Archive for February 21st, 2011

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It’s The Little Things That Thrill

February 21, 2011

Open beta comes to an end for Rift, and I just found out from Levelcapped that the beta client will not be usable for the head-start later this week. So just now, I made a copy of my beta screenshot folder so I won’t accidentally erase it when I do my uninstalling. Given how many screenshots I take, it would be a shame to lose them all.

While I was going through them, I am reminded once again how much I appreciate the little things in our MMOs, the kinda stuff that will barely affect my gameplay, but will still put a smile on my face nonetheless.

This is a screenie I took recently, remembering a post on Pix’led Life I saw the other day about the little details in Rift. I have a tendency to want to explore and stick my nose in little corners as well, whenever I see something in the game environment that catches my eye. My attention was drawn to this open chest I glimpsed, placed on the top of the scaffolding in the picture above. As you can see though, there’s no stairway up there. What there is, however, is a rope tied to one of the posts connecting it to the ground.

So I brush up on my tightrope walking skills and do some pokin’ around!

If you’ve read my earlier post about artifact finding, you’ll know that some of the rarest artifacts I’ve discovered were always in the most out of the way places — like high up in the side of a cliff or in a hole in a tree somewhere. I honestly thought I was going to find a rare artifact in that chest up there, thinking, “If I was a game dev, what better place to hide something like that?”

Here’s what I actually found:

What the hell, Trion? Suffice to say, I wasn’t that disappointed in that there was no rare artifact waiting for me. I was more baffled and amused, not to mention shocked, by the complete randomness of finding a dead dwarf in a chest, up here in the middle of nowhere in a place one would have to tightrope to reach. It was obviously placed here purposely, and while I don’t exactly get the joke, oh well, I still laughed at the little detail.

Here’s another one of those little things in Rift that make me smile, and if you play I’m sure you must have noticed it too — the fact when you target someone in the game, your character will actually turn his or head to look at the person. Rowan mentioned how it made for a more immersive experience when he was in town having dinner and Mr. MMOGC and I last week, and I agreed with him. Well, maybe not so much when you find yourself awkwardly craning your neck in one direction towards a vendor while running about in town. But on the other hand, say when you’re fighting a 50-foot titan and throwing your head back to stare him in the eye, it does make for a more realistic and heroic picture than simply ogling at his toes.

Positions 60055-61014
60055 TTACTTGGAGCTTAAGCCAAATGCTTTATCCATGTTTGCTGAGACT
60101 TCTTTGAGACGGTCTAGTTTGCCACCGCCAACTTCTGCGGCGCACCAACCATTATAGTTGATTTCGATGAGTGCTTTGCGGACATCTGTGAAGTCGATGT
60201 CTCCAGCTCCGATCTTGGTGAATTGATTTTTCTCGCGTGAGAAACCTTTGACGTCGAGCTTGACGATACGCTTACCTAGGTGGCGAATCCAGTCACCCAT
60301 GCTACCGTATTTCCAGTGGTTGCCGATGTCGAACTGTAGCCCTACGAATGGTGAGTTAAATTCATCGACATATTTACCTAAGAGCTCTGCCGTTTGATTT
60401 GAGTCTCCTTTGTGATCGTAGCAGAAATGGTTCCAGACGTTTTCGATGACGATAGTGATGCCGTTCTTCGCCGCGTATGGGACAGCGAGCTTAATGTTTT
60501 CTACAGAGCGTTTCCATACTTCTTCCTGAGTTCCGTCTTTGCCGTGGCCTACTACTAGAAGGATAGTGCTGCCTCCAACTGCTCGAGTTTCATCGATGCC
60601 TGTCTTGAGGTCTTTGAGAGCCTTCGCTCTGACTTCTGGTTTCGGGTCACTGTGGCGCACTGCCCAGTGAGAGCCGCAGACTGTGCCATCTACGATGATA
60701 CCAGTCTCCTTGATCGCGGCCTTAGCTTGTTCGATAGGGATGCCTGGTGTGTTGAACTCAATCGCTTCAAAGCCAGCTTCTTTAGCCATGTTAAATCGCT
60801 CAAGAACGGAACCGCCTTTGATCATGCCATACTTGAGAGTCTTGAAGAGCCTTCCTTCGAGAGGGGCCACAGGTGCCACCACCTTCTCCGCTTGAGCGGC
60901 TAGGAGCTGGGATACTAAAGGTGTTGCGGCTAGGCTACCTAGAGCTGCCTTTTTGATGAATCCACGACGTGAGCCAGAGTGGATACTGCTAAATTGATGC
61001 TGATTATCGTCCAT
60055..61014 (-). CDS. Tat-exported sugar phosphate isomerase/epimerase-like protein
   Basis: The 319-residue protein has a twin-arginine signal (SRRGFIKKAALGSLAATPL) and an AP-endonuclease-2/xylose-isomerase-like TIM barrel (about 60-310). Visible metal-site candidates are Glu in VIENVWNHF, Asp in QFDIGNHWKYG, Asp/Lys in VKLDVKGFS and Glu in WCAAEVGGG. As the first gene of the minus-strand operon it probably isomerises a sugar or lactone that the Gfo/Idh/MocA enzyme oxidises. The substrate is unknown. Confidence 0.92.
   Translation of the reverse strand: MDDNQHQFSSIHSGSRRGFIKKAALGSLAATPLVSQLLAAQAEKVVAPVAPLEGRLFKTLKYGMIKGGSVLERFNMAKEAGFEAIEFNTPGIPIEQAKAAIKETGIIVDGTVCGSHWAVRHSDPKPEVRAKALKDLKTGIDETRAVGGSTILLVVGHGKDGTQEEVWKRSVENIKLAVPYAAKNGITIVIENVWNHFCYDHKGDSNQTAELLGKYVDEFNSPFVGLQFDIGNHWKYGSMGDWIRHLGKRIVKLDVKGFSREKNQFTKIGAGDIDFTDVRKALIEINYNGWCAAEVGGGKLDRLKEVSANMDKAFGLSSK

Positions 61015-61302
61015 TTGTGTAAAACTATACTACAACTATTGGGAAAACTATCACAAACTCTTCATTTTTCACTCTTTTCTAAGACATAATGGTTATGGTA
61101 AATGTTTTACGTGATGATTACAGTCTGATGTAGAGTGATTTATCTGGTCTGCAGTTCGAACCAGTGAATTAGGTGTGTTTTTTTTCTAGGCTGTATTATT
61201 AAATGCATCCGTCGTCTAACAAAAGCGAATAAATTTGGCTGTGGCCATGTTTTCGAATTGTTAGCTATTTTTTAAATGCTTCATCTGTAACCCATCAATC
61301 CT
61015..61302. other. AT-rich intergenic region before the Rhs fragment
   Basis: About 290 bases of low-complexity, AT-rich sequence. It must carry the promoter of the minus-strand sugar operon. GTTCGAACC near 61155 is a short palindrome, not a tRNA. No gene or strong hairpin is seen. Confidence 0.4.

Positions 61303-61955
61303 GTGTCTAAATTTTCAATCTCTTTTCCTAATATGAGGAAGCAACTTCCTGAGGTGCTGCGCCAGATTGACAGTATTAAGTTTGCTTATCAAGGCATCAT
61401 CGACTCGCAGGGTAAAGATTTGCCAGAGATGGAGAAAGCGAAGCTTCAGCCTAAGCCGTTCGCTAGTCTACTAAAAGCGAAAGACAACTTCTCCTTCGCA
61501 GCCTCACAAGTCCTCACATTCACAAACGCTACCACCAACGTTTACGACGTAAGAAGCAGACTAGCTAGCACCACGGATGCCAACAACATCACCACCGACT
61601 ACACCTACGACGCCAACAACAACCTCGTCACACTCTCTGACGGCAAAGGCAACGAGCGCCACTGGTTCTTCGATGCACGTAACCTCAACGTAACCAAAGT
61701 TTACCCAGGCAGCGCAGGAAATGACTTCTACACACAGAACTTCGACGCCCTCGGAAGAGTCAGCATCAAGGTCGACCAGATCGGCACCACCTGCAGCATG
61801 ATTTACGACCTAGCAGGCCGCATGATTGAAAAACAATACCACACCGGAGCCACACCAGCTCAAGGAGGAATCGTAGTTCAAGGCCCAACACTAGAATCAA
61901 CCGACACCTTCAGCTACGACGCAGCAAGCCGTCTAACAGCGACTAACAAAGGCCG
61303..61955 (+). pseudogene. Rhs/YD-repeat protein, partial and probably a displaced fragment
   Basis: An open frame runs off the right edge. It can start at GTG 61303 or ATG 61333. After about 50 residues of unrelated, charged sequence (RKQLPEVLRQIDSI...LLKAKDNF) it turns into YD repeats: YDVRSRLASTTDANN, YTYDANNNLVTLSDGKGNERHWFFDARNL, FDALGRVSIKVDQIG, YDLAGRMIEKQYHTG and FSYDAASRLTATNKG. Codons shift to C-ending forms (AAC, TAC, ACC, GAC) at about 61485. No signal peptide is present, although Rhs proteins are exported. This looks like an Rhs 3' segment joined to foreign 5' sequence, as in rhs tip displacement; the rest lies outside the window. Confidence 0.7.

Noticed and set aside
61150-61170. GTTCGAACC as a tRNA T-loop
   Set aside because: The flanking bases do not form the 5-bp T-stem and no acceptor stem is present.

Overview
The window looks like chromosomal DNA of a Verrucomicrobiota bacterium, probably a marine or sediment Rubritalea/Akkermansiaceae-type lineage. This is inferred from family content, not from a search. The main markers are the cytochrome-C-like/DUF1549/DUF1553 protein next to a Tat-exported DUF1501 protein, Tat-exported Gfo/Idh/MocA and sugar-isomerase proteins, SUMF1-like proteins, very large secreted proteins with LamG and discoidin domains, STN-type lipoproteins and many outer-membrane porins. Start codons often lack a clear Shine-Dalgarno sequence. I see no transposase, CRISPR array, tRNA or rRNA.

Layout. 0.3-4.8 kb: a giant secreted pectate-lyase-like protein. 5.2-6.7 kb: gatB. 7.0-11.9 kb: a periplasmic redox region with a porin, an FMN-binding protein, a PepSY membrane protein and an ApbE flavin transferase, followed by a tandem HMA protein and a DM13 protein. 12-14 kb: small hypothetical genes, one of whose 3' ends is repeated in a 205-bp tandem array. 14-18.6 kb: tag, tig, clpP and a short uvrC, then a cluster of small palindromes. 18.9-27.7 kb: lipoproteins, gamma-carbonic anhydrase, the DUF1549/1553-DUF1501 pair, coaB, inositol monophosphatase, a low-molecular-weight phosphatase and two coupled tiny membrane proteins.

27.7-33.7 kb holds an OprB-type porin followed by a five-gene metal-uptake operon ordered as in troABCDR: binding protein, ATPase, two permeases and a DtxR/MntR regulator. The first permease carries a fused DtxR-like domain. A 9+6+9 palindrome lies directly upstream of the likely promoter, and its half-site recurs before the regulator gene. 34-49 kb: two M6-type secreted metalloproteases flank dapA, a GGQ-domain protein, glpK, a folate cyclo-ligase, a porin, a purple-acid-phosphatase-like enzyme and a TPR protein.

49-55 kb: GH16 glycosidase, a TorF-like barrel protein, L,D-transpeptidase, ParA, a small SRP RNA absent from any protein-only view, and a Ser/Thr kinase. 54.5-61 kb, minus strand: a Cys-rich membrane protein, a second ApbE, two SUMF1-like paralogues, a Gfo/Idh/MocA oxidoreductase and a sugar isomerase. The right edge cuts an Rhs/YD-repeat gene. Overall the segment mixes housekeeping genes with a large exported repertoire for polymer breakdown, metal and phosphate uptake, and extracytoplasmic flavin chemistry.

Or even check out the following screenshot of my husband’s and my characters quietly regarding each other, and the big difference a little eye contact makes. Can’t you just feel the love? Here, I am glaring at him for being 8 levels below me and already having way cooler-looking armor, while I’m still stuck running around in a grungy potato sack looking like a rice-farming peasant.

Ugh, the downside of being a clothie.

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STO: Burned, Blasted, Frozen

February 21, 2011

Happy Monday, folks, which means I bring you all another review of the latest Star Trek Online feature episode!

Note: Spoilers in the text and screenshots.

Episode 3 of the current Romulan arc “Frozen” takes the crew of the Taiga to a hidden Reman rebel base, which we discovered thanks to our efforts last week in decoding the secret message.

I am always wary whenever I get a mission warning me not to “antagonize” anyone, in this case the Remans or the Romulans. Pissing people off is what T’Androma does best, but okay, for the sake of galactic peace, I shall try my darndest.

The first map we enter upon reaching the Dera system is a short space encounter involving some subterfuge. First we set ourselves up as bait by advertising our signal, then we go scurrying back to hide in a nebula. Word of advice, if you’re like me and enjoy flying around to explore a bit, just remember where you parked your cloud of gas. Yes, I lost my nebula. Not too often you get to say something like that. It’s only a small little area of gas and radiation you can hide in, and silly me, when I flew around I dipped too low and took me a while to locate it again even within the marked area.